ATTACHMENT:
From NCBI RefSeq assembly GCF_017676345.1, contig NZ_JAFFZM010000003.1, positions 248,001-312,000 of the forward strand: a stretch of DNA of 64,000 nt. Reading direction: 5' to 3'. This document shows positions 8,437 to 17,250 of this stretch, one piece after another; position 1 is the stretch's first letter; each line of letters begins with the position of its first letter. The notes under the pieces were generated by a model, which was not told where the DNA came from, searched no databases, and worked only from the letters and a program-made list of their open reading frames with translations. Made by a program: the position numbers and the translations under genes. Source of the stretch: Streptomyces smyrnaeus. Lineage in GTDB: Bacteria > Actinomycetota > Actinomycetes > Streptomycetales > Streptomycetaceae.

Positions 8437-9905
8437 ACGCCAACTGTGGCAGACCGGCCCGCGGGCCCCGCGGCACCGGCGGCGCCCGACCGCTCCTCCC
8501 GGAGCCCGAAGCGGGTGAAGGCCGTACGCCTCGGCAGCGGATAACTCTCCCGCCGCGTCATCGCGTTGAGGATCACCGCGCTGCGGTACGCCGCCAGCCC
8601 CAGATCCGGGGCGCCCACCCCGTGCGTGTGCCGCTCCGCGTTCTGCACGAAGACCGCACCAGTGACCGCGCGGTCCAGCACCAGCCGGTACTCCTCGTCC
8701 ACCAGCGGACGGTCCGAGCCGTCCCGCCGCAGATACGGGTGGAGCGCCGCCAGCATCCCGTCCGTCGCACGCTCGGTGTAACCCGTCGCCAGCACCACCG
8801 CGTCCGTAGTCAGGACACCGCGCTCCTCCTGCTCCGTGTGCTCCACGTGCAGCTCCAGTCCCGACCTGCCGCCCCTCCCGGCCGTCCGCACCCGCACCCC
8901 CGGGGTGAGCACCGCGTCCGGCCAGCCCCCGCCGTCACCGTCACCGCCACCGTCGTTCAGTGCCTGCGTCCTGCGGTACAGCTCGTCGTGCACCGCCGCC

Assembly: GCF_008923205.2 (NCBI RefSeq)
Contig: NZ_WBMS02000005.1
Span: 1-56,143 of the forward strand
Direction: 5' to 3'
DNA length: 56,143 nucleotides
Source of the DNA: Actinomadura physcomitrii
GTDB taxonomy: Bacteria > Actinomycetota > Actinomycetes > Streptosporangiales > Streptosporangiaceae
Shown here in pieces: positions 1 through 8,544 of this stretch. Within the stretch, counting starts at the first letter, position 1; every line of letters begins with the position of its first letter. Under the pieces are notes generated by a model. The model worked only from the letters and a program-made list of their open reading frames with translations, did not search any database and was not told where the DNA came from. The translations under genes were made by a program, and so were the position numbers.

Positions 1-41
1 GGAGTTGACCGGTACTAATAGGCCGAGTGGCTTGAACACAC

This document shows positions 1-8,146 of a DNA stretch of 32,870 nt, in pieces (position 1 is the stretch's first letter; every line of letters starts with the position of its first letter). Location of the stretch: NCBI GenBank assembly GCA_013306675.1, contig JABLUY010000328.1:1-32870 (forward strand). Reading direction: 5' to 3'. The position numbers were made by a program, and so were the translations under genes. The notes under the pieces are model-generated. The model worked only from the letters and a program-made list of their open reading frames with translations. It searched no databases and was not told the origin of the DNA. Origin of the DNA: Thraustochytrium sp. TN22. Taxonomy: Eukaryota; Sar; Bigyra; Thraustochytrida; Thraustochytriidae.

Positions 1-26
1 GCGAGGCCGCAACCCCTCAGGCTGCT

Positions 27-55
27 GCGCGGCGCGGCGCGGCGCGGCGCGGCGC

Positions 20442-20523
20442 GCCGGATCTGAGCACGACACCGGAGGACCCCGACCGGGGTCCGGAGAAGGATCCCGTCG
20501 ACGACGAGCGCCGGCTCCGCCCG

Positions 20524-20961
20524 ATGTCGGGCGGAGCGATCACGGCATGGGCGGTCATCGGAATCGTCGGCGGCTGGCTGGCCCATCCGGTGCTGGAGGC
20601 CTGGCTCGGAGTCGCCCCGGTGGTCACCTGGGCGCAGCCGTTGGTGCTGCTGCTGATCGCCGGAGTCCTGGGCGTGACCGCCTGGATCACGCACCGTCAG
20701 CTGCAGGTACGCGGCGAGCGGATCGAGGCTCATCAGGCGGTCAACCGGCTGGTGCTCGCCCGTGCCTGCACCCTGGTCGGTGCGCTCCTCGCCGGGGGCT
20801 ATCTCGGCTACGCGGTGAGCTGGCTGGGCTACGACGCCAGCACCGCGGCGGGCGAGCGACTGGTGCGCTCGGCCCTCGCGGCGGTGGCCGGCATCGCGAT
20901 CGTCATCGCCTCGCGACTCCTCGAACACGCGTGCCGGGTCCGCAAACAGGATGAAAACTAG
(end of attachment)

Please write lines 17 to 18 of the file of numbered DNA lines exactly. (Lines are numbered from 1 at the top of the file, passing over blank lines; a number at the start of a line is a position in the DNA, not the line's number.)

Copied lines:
Positions 1-41
1 GGAGTTGACCGGTACTAATAGGCCGAGTGGCTTGAACACAC